Dust Bowl Refugee

Bound for Glory at the Sack Charles Cinema.

BURIED DEEP in the pages of the Guinness Book of World Records, along with the stories about the two-headed goat, the 970-lb. man who was buried in a piano case, and the man who ate 22 bananas in 16 seconds, is an entry describing a so-called "Suicide Tree." The tree had a large taproot, which for some unknown reason grew in a circle around its own base. As the tree grew this noose was drawn tighter and tighter, until the tree grew so large that it strangled itself and died.

Film biographies tend to fall victim to a similar paradox. Ideally, a film biography should be historically accurate, entertaining, and provide some critical insight into its subject. There is an obvious tension between these three elements, and few directors and screenwriters are able to achieve the delicate, necessary dynamic. Indeed, most directors opt for one of the goals--usually that of producing an entertaining film--and address the other two only cursorily, if at all; while entertaining, the results of such efforts are little more than loosely-based fictional treatments. Diana Ross was wonderful to watch and hear in Lady Sings the Blues, but the character bore only a slight resemblance to Billie Holliday. And the makers of Night and Day indulged in a luxurious piece of miscasting when they selected strapping sex symbol Cary Grant to star as a wimpish, homosexual composer named Cole Porter. It's encouraging, then, to find that in Bound For Glory, based on Woody Guthrie's autobiography of the same name, screenwriter Robert Getchell and director Hal Ashby have tried to satisfy the often conflicting demands of entertainment and history, and that, by and large, they have succeeded.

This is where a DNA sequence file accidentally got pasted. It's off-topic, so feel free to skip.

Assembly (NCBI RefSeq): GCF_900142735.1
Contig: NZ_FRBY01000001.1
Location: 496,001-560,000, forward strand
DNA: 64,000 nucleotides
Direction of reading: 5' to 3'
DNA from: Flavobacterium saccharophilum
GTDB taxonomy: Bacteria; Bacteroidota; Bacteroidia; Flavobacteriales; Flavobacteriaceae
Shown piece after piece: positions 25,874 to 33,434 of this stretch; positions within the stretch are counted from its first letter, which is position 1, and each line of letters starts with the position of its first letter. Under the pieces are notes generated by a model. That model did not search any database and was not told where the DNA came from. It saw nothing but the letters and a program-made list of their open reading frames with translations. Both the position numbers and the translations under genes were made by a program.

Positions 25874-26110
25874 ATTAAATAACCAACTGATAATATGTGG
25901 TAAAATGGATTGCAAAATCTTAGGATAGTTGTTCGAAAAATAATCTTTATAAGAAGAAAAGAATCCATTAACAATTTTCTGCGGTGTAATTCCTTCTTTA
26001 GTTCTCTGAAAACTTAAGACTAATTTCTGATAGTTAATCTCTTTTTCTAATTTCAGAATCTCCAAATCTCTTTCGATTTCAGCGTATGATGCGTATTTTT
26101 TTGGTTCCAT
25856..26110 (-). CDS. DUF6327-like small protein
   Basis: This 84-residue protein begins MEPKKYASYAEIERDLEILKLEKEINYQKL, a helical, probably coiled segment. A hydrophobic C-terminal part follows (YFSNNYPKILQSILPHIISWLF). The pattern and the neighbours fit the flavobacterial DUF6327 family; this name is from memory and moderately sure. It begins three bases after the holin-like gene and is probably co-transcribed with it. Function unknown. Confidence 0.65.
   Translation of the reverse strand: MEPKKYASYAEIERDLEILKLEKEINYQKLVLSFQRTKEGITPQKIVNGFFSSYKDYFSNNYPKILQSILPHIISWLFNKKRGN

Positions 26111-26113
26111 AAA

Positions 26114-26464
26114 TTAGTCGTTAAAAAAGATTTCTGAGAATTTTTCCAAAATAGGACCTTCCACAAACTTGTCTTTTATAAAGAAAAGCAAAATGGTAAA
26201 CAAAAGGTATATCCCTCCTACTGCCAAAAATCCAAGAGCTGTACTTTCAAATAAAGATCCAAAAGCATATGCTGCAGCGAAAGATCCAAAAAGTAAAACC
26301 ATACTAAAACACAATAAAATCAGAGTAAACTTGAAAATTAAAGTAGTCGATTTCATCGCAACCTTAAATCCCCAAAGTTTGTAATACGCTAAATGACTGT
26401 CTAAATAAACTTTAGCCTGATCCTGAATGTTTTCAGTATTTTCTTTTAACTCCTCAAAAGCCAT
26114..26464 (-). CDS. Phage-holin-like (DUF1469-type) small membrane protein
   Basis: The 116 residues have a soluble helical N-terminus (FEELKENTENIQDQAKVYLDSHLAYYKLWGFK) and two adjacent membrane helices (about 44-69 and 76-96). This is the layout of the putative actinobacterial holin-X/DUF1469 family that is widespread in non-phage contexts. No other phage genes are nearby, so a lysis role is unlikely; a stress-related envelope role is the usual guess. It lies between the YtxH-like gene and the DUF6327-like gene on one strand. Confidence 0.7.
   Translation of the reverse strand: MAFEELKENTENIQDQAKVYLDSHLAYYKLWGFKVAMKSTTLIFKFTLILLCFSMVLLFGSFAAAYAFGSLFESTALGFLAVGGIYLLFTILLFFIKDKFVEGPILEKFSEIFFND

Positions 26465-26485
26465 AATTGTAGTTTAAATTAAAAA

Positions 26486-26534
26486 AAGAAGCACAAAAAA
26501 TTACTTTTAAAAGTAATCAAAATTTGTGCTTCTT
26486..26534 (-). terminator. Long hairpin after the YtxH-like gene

As history, the film is both more accurate and more coherent than the wonderfully rambling, episodic book on which it is based. Woody had an active imagination and appreciated a good story; the fact that an incident had never really occurred apparently did not always prevent him from retelling it. Not too surprisingly, he also tends to leave out important details that point up a darker, less appealing side of his character.

THE FILM opens in 1936 in the dust-bowl town of Pampa, Texas, where Woody is earning just enough money as a sign painter and square dance fiddler to keep his family from starving to death. Pampa is an oilboom town gone bust, a grim, Depressionera morning-after the gala twenties, when the oilmen and farmers came in droves. Now the money and water are gone, the land parched and worthless. All that's left is the dust--huge, billowing black clouds of destruction and death rumbling across the prairie. Production designer Michael Haller's re-creation of a Pampa dust-storm stunningly conveys the awesome power that often terrorized the dust bowl's inhabitants. When Woody sings in "The Great Dust Storm," "We thought it was our judgment, we thought it was our doom," it's easy to understand why.

But word has it in Pampa that there's a promised land at the edge of this desert--California, where work is plentiful and the fertile valleys are filled with citrus groves voluptuous with fruit. California--"a place for some real nice livin'!" Woody, who never was able to stay still in one place too long, decides to make the pilgrimage and, sneaking out on his family, he hits the road. (Significantly, in the chapter of his book recounting his departure for California, Guthrie fails to mention his family--and his desertion of them--at all.)